The U.S. International Trade Commission will take two more months to decide whether Apple's iPhone and iPad should be taken off sale in the U.S. due to alleged patent infringements, it said late Tuesday.
Apple Maps is flying high (in some locations), Tim Cook gets duty in front of the jury, and Google Now may be available for iOS ... well, not now. But soon?
The Unlocking Consumer Choice and Wireless Competition Act would simply restore the Library of Congress’ exemption for cellphone unlocking and wouldn’t affect the Digital Millennium Copyright Act.
A judge in California has ruled that a patent infringement lawsuit between Apple and Samsung Electronics will continue, after indicating earlier that she would like to put the case on hold pending resolution of an appeal in another patent dispute between the two companies before the same court.
Your iPad may soon fly as freely as you do, which is good, because apparently you're really using those devices in the air. Elsewhere, a judge tells Apple to produce the goods.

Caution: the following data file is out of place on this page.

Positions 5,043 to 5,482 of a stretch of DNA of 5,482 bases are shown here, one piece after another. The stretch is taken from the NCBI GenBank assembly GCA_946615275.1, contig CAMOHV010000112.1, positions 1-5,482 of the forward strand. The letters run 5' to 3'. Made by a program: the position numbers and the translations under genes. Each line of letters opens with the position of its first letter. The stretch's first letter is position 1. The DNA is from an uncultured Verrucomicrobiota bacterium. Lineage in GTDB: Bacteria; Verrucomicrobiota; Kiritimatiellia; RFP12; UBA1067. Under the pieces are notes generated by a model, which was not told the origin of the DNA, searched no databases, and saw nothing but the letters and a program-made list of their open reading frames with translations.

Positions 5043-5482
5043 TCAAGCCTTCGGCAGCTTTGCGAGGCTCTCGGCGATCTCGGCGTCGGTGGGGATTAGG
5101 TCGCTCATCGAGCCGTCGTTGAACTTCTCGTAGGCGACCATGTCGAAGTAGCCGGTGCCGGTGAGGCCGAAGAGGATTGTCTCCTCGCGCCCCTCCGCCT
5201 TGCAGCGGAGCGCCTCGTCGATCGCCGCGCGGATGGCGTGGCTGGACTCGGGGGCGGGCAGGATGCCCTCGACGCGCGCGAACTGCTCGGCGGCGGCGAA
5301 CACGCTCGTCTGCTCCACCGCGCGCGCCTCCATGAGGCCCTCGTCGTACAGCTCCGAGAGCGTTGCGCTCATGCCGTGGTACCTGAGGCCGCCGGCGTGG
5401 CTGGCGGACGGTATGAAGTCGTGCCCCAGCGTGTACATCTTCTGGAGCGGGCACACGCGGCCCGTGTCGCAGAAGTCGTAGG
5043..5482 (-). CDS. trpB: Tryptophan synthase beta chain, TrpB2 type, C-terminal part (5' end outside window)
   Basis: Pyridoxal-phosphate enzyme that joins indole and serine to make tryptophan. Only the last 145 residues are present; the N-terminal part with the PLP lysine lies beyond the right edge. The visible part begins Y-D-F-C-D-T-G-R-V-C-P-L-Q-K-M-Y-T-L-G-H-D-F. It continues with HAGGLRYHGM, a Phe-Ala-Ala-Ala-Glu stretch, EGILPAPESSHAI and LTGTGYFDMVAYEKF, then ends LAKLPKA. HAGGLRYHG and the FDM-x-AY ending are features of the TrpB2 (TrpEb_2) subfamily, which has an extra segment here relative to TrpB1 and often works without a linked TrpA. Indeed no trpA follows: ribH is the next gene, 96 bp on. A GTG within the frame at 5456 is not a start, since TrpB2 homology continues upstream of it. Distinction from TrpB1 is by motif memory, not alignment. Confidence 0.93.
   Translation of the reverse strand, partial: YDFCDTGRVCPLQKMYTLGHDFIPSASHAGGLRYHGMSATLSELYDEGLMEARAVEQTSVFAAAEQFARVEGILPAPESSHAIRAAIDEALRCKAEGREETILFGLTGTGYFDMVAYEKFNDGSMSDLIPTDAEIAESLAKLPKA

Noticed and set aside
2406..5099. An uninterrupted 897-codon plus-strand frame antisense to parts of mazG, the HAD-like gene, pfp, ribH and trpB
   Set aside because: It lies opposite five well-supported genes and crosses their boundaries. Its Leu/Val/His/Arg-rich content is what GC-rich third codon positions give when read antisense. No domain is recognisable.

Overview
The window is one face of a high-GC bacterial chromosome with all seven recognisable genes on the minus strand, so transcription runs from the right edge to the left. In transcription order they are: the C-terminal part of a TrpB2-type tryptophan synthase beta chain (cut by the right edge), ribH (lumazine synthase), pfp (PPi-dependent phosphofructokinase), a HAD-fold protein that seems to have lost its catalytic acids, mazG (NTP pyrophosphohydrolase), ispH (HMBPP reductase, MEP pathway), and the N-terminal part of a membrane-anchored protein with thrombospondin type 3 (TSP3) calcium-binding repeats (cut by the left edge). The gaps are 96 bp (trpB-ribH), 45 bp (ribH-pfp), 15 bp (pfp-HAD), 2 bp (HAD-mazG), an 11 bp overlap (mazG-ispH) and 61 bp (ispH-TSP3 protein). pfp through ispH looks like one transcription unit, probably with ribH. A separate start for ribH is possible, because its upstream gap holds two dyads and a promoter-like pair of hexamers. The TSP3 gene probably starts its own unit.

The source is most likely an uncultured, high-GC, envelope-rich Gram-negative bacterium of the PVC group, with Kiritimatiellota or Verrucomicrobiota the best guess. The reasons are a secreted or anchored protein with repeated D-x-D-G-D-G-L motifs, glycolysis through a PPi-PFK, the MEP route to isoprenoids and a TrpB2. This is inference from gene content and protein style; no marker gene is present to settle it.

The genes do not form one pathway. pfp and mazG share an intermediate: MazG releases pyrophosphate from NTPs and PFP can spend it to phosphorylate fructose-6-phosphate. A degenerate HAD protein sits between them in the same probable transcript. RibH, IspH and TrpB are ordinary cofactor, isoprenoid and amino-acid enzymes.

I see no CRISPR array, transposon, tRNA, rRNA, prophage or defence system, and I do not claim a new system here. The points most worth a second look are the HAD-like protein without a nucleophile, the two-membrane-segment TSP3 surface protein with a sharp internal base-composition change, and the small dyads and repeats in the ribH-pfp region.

In a blog post on the carrier's website, an AT&T executive said that it's company policy to unlock devices if customers have met the terms of their service agreements.
Apple and Sony are going head-to-head--or ear-to-ear?--over music licensing, Phil Schiller posts a tweet and the Internet goes wild, and a former Apple rival joins Cupertino in taking on a new threat.
Is a subscription service music to Tim Cook's ears? Will Apple set back the clock on Swatch? Will a judge tell a case not to pass go and not to collect $200?
The Obama Administration supports a “narrow legislative fix” for the cell phone unlocking ban, but critics say the Digital Millennium Copyright Act is the real problem.
Some days, it seems as though Apple should probably just pitch a tent in the local courthouse.